When we put the way we treat children in church, and in society, against Jesus words, we often fall far short. ‘Let the little children come to me; do not stop them; for it is to such as these that the kingdom of God belongs.

However, although Jesus is undeniably presented as liking children, I think Taylor misses something. Jesus deliberately chooses children, who were least of the least, lowest in the pecking order- indeed outside the pecking order- to make a very clear point about following him, and being part of the kingdom.

Truly I tell you, whoever does not receive the kingdom of God as a little child will never enter it.' 10:15

This is not about being childish. It is not about being childlike and uncritical in our faith.

Balz and Schneider say

...in a paradoxical provocation... Jesus makes use of the "requirements for entry' of the Judaism of his day. In which certain rewards were granted for ertain acts. ... Where the mention of a law fulfilling act was mentioned, [to allow entrance to the Kingdom,] Jesus names instead a child, a person who was not able to fulfil the law. Exegetical Dictionary of the New Testament, vol 3 p4, Ed Balz and Schneider, (Eerdmans).

We can only enter the kingdom, says Jesus, like a child. We can only enter the kingdom by being without privilege, without status, and with no claim to any rank.

This saying connects this pericope about children to that of Mark 9:33-37. (Commentary here.) The surface text is uncompromisingly Markan-Jesus in its condemnation of the misuse of power. It removes hierarchy from any place in the church.

There is also a sub-text about sexual abuse through this section of Mark.

As I wrote to a friend today

...the whole issue of child sex abuse is quite live here in Oz where we are in a panic- and fearful- about touching children. (One state government just passed legislation to allow them to force a convicted (and now released) pedophile to shift house.)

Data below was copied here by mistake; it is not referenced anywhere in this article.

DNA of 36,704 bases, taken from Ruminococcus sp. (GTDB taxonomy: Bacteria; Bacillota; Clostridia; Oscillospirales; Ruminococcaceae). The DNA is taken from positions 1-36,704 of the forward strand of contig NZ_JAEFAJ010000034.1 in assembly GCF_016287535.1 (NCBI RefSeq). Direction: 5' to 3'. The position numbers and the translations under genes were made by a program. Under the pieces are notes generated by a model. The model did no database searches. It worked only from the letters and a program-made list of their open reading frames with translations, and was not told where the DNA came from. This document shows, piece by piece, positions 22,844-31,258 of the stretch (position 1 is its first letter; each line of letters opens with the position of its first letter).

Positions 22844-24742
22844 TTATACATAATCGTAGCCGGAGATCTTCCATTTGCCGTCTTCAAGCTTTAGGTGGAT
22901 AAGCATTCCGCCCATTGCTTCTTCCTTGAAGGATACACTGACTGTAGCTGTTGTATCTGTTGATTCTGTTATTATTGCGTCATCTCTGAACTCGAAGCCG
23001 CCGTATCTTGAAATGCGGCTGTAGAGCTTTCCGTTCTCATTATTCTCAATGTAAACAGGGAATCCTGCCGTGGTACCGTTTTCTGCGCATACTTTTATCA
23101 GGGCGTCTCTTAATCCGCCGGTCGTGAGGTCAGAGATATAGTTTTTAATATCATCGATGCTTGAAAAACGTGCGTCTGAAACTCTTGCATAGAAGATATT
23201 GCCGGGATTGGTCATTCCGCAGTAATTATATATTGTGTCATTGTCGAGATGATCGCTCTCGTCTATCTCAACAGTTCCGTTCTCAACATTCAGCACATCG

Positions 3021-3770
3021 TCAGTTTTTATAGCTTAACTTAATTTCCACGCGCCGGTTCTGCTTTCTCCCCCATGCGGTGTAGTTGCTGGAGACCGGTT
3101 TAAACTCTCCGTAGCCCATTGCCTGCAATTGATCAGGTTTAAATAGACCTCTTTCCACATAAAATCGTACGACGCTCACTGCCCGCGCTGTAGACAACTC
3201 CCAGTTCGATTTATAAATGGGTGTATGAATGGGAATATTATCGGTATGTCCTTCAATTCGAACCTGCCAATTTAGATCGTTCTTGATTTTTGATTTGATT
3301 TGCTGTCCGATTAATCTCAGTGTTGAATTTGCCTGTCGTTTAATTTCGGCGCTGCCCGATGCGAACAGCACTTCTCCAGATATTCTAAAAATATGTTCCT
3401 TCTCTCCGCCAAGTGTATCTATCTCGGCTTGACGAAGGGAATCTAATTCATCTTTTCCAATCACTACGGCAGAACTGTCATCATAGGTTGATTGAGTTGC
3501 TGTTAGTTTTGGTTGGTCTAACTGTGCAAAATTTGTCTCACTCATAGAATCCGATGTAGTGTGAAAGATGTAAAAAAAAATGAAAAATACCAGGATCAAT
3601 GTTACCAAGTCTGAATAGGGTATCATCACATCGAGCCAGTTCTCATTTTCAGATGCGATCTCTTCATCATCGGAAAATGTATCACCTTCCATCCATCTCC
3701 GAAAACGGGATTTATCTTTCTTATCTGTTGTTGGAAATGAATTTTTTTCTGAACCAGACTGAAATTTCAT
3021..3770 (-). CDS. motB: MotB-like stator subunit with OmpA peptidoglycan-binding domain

In my congregation it is an interesting issue, as we have Sudanese families where the children who grew up in refugee camps, freely hug adult friends in the congregation. They would be hurt by refusal of these hugs. These same adults work in situations where physical contact with children is actively discouraged. You can see where my interest comes from!

We Aussies tend to take an issue and make it the place to put all our sins and guilt. 20 years ago we all dumped on Lindy Chamberlain, now it is child abusers we blame for all that it wrong in the world. (There has been plenty of abuse in the church, too.) We have so demonised pedophiles and other child abusers in this country (I do not excuse this behaviour in any way) that we are now hugely afraid of being seen as abusive. Some teachers faced with with hurt and crying children withhold basic compassion, out of fear.

The readings about children in Mark 9 and 10 stand for us as a kind of foil to all this. On the one hand in chapter 9 there is a serious serious condemnation of abuse. Yet in 10 we see compassion despite the reigning fear of being close to children.

Andrew Prior
Direct Biblical quotations in this page are taken from The New Revised Standard Version Bible, copyright 1989, Division of Christian Education of the National Council of the Churches of Christ in the United States of America. Used by permission. All rights reserved.